JMA raises alert level for Kuchinoerabujima following uptick in volcanic earthquakes, Japan

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The Alert Level for Kuchinoerabujima volcano was raised on June 26, 2023, following an uptick in volcanic earthquakes, according to the Japan Meteorological Agency’s Fukuoka Regional Headquarters.

The Japan Meteorological Agency (JMA) raised the eruption alert level for Kuchinoerabujima Island in Kagoshima Prefecture on June 26, 2023. The change in alert level was prompted by an increase in volcanic earthquakes centered on Mount Shindake.1

The agency’s Fukuoka Regional Headquarters raised the alert from Level 1, which advises visitors of potential increased activity, to Level 2. This level prohibits entry to areas surrounding the crater, demonstrating the heightened risk associated with the recent seismic activity.

Over the ten-day period starting June 17, 2023, volcanic activity on the island has significantly escalated. The JMA reported a total of 100 volcanic earthquakes centered on Mount Shindake. This increase in seismic activity has prompted authorities to issue a warning for the public.

In addition to the raised alert level, the agency has advised residents and visitors to be aware of potential scattered cinders within approximately 1 km (0.6 miles) of Mount Shindake’s crater. The public is also urged to stay vigilant against possible pyroclastic flows about 2 km (1.2 miles) west of the crater.

An explosive eruption occurred on the island in 2015, forcing all islanders to temporarily evacuate. As a result of the recent increase in volcanic earthquakes, the JMA continues to closely monitor the situation and advises caution for those in and around the area.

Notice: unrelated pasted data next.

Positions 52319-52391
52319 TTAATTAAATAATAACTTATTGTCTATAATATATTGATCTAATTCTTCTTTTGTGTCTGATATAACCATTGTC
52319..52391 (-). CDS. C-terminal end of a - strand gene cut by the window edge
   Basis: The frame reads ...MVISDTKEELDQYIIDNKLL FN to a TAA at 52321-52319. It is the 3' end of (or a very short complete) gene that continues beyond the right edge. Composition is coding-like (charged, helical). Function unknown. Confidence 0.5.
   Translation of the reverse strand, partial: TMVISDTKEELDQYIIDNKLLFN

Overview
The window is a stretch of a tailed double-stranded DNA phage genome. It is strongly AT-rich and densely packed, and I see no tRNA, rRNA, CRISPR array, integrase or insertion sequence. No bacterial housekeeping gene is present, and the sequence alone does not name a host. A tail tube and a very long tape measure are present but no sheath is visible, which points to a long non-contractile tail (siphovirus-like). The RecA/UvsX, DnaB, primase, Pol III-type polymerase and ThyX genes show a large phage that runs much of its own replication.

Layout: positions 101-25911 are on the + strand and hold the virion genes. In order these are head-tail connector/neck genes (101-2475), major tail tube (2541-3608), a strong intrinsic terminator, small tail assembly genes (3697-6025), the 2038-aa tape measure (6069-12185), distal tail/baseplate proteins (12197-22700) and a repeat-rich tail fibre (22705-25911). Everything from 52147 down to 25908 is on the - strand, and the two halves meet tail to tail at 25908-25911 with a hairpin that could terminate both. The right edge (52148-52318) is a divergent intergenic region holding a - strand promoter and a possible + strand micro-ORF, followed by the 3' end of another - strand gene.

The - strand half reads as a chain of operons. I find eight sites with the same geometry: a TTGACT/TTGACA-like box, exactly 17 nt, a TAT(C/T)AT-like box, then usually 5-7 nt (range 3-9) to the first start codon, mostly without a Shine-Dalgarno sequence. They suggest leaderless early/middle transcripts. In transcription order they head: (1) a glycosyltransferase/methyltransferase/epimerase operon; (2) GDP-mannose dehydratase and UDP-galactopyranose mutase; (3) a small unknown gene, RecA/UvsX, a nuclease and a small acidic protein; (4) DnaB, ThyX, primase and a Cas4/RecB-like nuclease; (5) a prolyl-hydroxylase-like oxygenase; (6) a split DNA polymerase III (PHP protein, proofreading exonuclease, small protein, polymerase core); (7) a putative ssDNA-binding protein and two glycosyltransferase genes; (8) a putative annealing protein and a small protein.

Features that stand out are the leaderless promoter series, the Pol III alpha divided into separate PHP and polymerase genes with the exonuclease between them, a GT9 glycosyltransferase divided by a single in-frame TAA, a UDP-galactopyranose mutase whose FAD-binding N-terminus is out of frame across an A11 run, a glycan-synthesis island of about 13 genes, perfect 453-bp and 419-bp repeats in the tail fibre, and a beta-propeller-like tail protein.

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Image credit: Copernicus EU/Sentinel-2, EO Browser, The Watchers. Acquired on June 5, 2023

Geological summary

A group of young stratovolcanoes forms the eastern end of the irregularly shaped island of Kuchinoerabujima in the northern Ryukyu Islands, 15 km (9.3 miles) west of Yakushima. The Furudake, Shindake, and Noikeyama cones were erupted from south to north, respectively, forming a composite cone with multiple craters.

The youngest cone, centrally-located Shintake, formed after the NW side of Furutake was breached by an explosion. All historical eruptions have occurred from Shintake, although a lava flow from the S flank of Furutake that reached the coast has a very fresh morphology.

Frequent explosive eruptions have taken place from Shintake since 1840; the largest of these was in December 1933. Several villages on the 4 x 12 km (2.5 x 7.5 miles) island are located within a few kilometers of the active crater and have suffered damage from eruptions.2

References:

1 Volcano eruption alert level raised to Level 2 for Kagoshima isle – The Asahi Shimbun – June 26, 2023

2 Kuchinoerabujima – Geological summary – GVP

Featured image: credit: Copernicus EU/Sentinel-2, EO Browser, The Watchers. Acquired on June 5, 2023

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